Then we headed back to the hospital for our 2:30 appointment with Dr. Padwa.
As those close to me know, I have been dreading this surgery and recovery for months! Well, I am THRILLED to tell you that it might not be nearly as bad as I thought it would be.
Here's the gist...
The goal is to move her jaw forward 25 mm (which is 1 inch). The distraction device company then fabricates the device to do that. So, she feels pretty confident that it will work. Has she had some that didn't work? Yes. But, she's pretty confident that it will work for Harlie.
And for those of you who don't already know - the surgeon will cut her jaw on both sides then attach this distraction thing on both sides of the break. Where the bone is cut, it will heal and grow new bone. Each day, we turn the screws and it essentially re-breaks the bone, promoting more bone growth. These are my words here, not hers.
Here's what I expected the device to look like...
But I was wrong. And I have never been more happy to be wrong in my whole life.
Dr. Padwa is using a device that goes under her skin!!! You'll barely see it. She will try to use her current scars for the incision so she doesn't make new ones. And the screw part that we will turn is the only part that will stick out. And that will be almost behind her ears. Can you believe it?
And I thought we would turn the screws for six weeks. But we will only turn them for about a month. Awesome. They expect it to grow at a rate of 1 mm per day, so we will basically plan on turning the screws for about 25 days.
I also thought we would be inpatient for at least a few days. I mean, you never know with Harlie. And today, she said the same thing. But, as long as Harlie's heart and lungs stay healthy - she will only spend one or two nights in the hospital!!! CRAZY!
We will then be discharged, but we will need to stay here in town. Because she will need to see her again in a week. She said she likes to see her patients two times per week during the distraction period (those 25+/- days). But, I can't be flying her up here two times a week. Well, I don't want to fly her up here two times a week. I will if that gives us the best chance for successful results. But, she said she knows a doctor in Northern VA who did his residency under her last year. She said he has seen enough of these that she trusts that he could see her if that makes things better for us. So, she's going to see if she can set something up.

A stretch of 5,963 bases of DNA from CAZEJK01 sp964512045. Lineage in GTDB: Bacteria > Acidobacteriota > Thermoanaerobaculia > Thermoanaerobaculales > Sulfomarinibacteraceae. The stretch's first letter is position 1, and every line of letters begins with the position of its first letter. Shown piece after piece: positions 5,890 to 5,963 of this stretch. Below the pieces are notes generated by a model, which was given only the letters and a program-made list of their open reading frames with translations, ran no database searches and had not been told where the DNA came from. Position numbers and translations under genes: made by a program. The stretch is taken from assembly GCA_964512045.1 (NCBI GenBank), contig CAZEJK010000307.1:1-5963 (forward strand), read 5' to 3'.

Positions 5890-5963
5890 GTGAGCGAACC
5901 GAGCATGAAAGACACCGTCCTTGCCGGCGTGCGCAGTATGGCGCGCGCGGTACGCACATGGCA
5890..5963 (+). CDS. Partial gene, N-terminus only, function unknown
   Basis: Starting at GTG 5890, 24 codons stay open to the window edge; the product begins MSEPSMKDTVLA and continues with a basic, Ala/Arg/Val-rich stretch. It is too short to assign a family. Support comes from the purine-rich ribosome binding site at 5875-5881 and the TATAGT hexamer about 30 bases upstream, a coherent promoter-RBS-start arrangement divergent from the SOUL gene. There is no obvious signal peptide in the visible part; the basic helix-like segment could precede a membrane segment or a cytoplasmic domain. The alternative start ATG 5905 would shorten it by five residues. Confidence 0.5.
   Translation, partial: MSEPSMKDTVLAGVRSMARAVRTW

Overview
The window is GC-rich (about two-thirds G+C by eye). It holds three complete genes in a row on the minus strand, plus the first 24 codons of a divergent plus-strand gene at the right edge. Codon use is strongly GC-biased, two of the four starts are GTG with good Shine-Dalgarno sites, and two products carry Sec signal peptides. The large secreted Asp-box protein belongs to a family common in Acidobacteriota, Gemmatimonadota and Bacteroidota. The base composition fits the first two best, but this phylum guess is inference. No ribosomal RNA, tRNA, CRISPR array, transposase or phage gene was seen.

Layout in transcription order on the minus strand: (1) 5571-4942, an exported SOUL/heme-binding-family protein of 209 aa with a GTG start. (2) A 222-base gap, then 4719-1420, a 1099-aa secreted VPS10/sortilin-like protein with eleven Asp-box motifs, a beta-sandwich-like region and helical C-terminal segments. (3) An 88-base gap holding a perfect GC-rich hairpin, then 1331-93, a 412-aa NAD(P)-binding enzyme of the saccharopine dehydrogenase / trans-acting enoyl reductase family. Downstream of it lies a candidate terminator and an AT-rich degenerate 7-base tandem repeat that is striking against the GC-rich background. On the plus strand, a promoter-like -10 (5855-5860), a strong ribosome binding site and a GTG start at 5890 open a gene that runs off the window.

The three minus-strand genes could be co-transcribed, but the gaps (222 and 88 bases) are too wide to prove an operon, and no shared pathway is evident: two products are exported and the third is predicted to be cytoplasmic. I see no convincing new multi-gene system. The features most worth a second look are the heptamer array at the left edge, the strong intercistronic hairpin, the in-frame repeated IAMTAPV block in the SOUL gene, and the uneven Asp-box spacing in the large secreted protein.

We also talked about me taking pictures of Harlie's mouth and teeth and sending them to her. She might be able to see what she needs to see that way. She said she just looks to make sure that the jaw is moving forward.
So, we'll play that whole thing by ear.
After the 25 or so days, we will return to have her remove the screw part that will be sticking out of her skin. But, she will leave in the rest of the distraction device. The longer that stays in place, the better. So, I think she said that will stay in for about three months or so. So, we'll have to return again in the fall sometime to have that removed.
Whew! Are you tired of reading about this yet?
It's definitely a better situation than I was expecting. But, it's also a lot more travel than I expected. I'll take it, though!
As I've said before - there are no guarantees. She can't promise us anything. The unknowns are:
1. We're dealing with abnormal bone and structure. There's no guarantee it's going to do what we want it to do. Dr. Padwa had some 3-dimensional print outs of her jaw that showed what her structure looks like now (with the bone from her leg) and how to place the device. It's crazy. They are going to give me the print outs on Wednesday and I'll post them so you can see.
2. There are no good studies that can show what is going on in your airway while you sleep. Of course there are sleep studies - but you can't actually see what's going on in there! We know there is an upper airway obstruction. And we know it's in the area of the base of her tongue. So, that's the area we try to make better. She said that doesn't mean that there aren't other obstructions that we don't know about. I really think this is more of a disclaimer. We're just going to move forward and hope for the best. And I'm not going to worry about those other things until they come up.
So, all in all, I think the recovery is going to be WAY better than I thought. She said she will have some pain and we'll work to keep her comfortable.
Then they took some pictures of her and we left.
We walked back to the hotel and stopped by Trader Joes, which is right across the street. We got some wine and some fruit. Then Harlie signed "night night." And it was about 4pm or so? No where near her bedtime.
The second we got into our hotel room - she perked right up. She was right back to her wild self jumping on the bed and being goofy. All smiles and silliness.
That little sneak!
So, either your prayers worked and she's really better. Or her mood is drastically affected by being in the hospital.
Oh! And one of the nurses today told us that the New England Aquarium's main tank has been under construction for months. And they just re-opened!!! See, we are so lucky! I don't know if they replaced the tank or just fixed it. But they did lower the railings around it so smaller kids could see over it. Awesome! So we are going to take her there tomorrow.
Okay, I have been working on this forever. I would like to go enjoy my wine and quiet time with Tom. So, I am signing off. Please know that even though we feel so sad sometimes, life has a way of giving us something to be happy about. So, somehow we just bounce back.
Thank you so much for all your thoughts and prayers! We are feeling the love! And we are so grateful!